SMALL ISLAND DEVELOPING STATES (SIDS) have always faced a range of particular challenges and vulnerabilities – isolation, limited land, and shortage of resources – which rendered the pursuit of sustainable development to be more complex. Recently, climate change effects such as sea level rise, coastal erosion and extreme weather events have added another level of difficulty for SIDS as their abilities to adapt to these monumental changes on their own are rather limited. The International Year for the Small Island Developing States (SIDS) in 2014, which has been launched this week, aims at mobilizing international interest and support for sustainable development in these small islands states.
The GEF Small Grants Programme (SGP) has been working with local communities in SIDS over twenty years to revitalize terrestrial, coastal and marine ecosystems, while also improving their livelihoods. In 2011, SGP and its partner Australian Aid launched a designated Community-Based Adaptation (CBA) programme for SIDS to further complement GEF support and help island communities build resilience to climate change. Drawing upon an active portfolio of projects in all SIDS regions - the Pacific; the Caribbean; and the Atlantic, Indian Ocean, Mediterranean and South China Seas (AIMS) - SGP is pleased to join the international efforts by highlighting the environmental conservation efforts and results achieved by the communities it supports.
The following are a few examples of SGP's work with local communities in various SIDS regions:
In the Caribbean, a fishing cooperative located near the Belize Barrier Reef Reserve System - a World Heritage Site - had been experiencing a dramatic decline in fish catch and wild seaweed harvests. Alarmed, the cooperative initiated a pilot project to develop sustainable seaweed farms which serve as an alternative livelihood activity during the slow tourist season and reduce fishing pressure in and around the reserve. The project was carried out with the support of SGP in the context of its Community Management of Protected Areas Conservation Programme (COMPACT) which had already done extensive work in the Belize Barrier Reef Reserve area.
Diligent monitoring of the farms revealed that they had a positive effect on the 10,514 hectare reserve as they created a natural habitat for other marine species such as squids, shrimp, lobster, conch and sea cucumber. The cooperative was revitalized through trainings in seaweed processing, business planning and marketing. It has already attracted interest of foreign companies and is fully engaged in Belize's Seaweed Cultivation Policy currently under development. The project has since been replicated with the support of COMPACT, the Nature Conservancy and USAID/MAREA in various other areas.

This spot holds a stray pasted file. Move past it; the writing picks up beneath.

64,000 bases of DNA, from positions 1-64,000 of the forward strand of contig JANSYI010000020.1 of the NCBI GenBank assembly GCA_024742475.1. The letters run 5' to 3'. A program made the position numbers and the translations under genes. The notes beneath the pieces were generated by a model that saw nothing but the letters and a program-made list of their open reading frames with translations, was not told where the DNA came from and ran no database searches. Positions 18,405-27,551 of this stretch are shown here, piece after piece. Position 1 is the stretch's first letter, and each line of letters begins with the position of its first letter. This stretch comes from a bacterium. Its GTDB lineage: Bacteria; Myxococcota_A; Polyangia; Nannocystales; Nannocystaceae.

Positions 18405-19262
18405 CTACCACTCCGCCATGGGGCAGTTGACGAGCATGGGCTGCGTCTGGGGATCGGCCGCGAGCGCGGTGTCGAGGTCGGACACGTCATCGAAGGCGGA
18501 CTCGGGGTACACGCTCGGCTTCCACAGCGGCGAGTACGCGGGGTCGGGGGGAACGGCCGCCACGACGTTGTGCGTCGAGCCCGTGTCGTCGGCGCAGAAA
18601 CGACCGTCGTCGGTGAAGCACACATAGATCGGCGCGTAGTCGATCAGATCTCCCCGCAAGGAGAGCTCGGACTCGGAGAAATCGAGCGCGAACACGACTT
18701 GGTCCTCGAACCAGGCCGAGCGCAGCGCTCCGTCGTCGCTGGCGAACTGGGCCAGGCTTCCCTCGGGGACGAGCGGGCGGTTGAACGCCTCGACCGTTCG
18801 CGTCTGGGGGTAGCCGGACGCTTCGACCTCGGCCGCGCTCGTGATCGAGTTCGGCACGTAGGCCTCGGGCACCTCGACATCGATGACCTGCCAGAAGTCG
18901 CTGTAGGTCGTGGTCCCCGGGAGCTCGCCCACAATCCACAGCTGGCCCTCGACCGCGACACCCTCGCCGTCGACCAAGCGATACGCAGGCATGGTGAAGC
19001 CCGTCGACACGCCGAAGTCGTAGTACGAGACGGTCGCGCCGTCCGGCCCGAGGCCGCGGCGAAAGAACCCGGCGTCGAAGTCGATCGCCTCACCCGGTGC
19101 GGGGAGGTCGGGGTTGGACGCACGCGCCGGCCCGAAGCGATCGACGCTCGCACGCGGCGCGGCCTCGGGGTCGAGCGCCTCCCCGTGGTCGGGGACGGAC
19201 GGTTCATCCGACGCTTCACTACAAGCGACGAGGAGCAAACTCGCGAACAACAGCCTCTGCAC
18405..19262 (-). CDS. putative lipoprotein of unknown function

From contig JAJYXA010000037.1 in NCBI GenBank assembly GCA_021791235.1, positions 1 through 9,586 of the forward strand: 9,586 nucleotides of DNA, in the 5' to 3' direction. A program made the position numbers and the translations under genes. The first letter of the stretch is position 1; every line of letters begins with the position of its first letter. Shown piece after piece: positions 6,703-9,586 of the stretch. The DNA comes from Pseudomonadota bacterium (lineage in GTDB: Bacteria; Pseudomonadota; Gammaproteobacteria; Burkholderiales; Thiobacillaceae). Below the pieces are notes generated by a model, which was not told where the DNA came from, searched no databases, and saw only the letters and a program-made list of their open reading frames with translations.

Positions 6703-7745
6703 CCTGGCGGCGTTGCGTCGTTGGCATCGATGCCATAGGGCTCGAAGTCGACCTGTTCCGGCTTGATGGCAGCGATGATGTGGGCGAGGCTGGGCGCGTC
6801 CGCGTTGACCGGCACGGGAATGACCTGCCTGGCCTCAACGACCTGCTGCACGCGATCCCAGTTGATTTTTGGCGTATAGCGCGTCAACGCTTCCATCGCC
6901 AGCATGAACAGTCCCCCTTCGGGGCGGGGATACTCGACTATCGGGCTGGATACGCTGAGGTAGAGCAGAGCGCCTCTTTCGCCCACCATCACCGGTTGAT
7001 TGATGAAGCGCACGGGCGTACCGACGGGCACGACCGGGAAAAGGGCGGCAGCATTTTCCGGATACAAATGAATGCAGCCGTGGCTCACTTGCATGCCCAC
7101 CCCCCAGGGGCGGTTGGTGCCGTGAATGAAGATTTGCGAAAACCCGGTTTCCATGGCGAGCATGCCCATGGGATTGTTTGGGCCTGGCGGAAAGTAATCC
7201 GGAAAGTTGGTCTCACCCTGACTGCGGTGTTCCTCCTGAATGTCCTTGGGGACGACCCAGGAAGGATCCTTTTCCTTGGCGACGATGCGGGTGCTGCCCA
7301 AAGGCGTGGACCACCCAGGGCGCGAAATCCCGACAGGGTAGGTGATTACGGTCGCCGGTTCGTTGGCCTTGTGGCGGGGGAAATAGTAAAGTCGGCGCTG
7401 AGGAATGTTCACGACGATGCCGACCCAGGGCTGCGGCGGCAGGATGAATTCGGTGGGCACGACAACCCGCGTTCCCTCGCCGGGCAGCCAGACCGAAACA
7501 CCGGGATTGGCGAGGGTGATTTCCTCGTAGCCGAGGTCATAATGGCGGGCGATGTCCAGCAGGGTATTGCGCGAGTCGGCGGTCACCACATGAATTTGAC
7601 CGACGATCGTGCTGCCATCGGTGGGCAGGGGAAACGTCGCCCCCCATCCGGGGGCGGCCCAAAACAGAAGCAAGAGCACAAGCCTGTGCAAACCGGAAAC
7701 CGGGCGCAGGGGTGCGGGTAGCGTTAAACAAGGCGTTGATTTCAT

In the central Atlantic Ocean, two communities in Cape Verde which rely on rain-fed agriculture as their primary source of livelihood, sought to reduce their vulnerability to drought and other climate change related effects. The SGP project, which was implemented within the larger framework of an ongoing regional GEF project, supported the construction of a new water infrastructure improving both household access to water and opportunities to develop the agricultural sector through micro-irrigation. The community water fountains were a huge relief for the women and children, who had to walk 5-6 km to collect water before the project. They can now devote more time to income generating activities, farming and education.
The communities' resilience to climate change was further strengthened through Vulnerability Reduction Assessments (VRA), which helped them better understand climate effects in their area and identify adaptation responses. This was followed by training and discussion sessions that addressed critical issues such as land access and conservation issues and effective use of water for domestic and farming purposes. In addition to strengthening community resilience and social cohesion, this process helped mainstream climate change considerations into daily life, which has become a key aspect of community decision-making processes.
In the South Pacific, SGP helped a Samoan community conserve the Savaia Marine Reserve, which was threatened by nearby over-fishing and unsustainable harvesting practices. The project extended the reserve's boundaries of protection and reintroduced certain marine species that were once abundant in the area. In addition, village capacities were strengthened through a sustainable harvesting plan, improved monitoring and establishment of village by-laws for the reserve.
The project helped lead the reserve's corals towards full recovery and improved fish catches from the fringes of the reserve which serves as a critical refuge and spawning ground. The project has not only drawn attention of local media and various high-ranking officials, including GEF's Chief Executive Officer, but also received Samoa's "Best Marine Protected Area Award" and "Best Giant Clam Award". A follow-up project has since developed an eco-tourism infrastructure and a giant clam hatchery to provide additional sustainable livelihood opportunities.
Globally, local communities in the SIDS have gained SGP's support for more than 2,300 projects and received more than USD 61 Million in SGP grant funding. Over the last ten years, SGP has seen a sharp increase in its work with SIDS communities, with the number of projects tripling and the amount of funding increasing five fold since 2002.